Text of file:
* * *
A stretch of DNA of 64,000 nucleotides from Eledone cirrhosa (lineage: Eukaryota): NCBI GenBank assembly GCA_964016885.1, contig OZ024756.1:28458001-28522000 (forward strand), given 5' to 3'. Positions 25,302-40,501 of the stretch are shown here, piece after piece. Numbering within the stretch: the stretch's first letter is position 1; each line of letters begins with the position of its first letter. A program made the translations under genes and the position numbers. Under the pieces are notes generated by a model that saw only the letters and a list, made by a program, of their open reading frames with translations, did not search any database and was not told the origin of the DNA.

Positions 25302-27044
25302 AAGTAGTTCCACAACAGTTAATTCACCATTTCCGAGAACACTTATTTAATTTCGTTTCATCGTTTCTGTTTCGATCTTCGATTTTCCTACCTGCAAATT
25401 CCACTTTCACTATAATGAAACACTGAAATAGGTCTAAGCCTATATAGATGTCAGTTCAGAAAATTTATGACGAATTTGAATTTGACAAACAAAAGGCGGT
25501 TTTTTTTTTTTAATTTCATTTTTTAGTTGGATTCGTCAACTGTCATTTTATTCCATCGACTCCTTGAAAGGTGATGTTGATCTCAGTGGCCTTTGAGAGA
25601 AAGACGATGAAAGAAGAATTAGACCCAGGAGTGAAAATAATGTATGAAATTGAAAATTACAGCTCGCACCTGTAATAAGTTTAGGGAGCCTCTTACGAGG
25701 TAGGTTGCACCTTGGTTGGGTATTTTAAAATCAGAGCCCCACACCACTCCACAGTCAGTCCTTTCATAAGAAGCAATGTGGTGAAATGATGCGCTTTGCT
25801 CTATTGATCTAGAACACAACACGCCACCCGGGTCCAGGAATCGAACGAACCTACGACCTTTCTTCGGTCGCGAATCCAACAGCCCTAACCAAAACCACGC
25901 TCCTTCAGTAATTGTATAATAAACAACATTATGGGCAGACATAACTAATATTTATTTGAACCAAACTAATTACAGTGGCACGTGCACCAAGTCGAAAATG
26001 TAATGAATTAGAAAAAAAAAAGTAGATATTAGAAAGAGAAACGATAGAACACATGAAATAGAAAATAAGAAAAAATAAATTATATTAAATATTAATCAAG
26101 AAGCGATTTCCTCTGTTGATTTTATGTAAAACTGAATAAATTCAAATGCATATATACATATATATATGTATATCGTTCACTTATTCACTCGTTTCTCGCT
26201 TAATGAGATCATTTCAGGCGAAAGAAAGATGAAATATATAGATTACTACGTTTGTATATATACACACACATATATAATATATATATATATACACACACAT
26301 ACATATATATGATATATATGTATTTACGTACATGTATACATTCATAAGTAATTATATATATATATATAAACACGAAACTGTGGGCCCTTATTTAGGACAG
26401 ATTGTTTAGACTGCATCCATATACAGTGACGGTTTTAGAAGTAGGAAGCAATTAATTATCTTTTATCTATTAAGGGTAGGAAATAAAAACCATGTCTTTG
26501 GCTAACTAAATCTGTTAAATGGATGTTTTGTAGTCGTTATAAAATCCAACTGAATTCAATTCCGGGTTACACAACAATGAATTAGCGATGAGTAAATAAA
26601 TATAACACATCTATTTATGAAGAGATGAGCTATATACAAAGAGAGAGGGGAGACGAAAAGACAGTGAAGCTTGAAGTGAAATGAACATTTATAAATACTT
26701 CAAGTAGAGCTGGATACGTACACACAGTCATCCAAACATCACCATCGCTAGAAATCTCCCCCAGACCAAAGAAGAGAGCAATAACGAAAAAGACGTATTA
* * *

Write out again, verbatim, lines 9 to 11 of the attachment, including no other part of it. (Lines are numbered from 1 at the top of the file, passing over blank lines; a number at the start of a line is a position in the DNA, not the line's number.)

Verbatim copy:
25901 TCCTTCAGTAATTGTATAATAAACAACATTATGGGCAGACATAACTAATATTTATTTGAACCAAACTAATTACAGTGGCACGTGCACCAAGTCGAAAATG
26001 TAATGAATTAGAAAAAAAAAAGTAGATATTAGAAAGAGAAACGATAGAACACATGAAATAGAAAATAAGAAAAAATAAATTATATTAAATATTAATCAAG
26101 AAGCGATTTCCTCTGTTGATTTTATGTAAAACTGAATAAATTCAAATGCATATATACATATATATATGTATATCGTTCACTTATTCACTCGTTTCTCGCT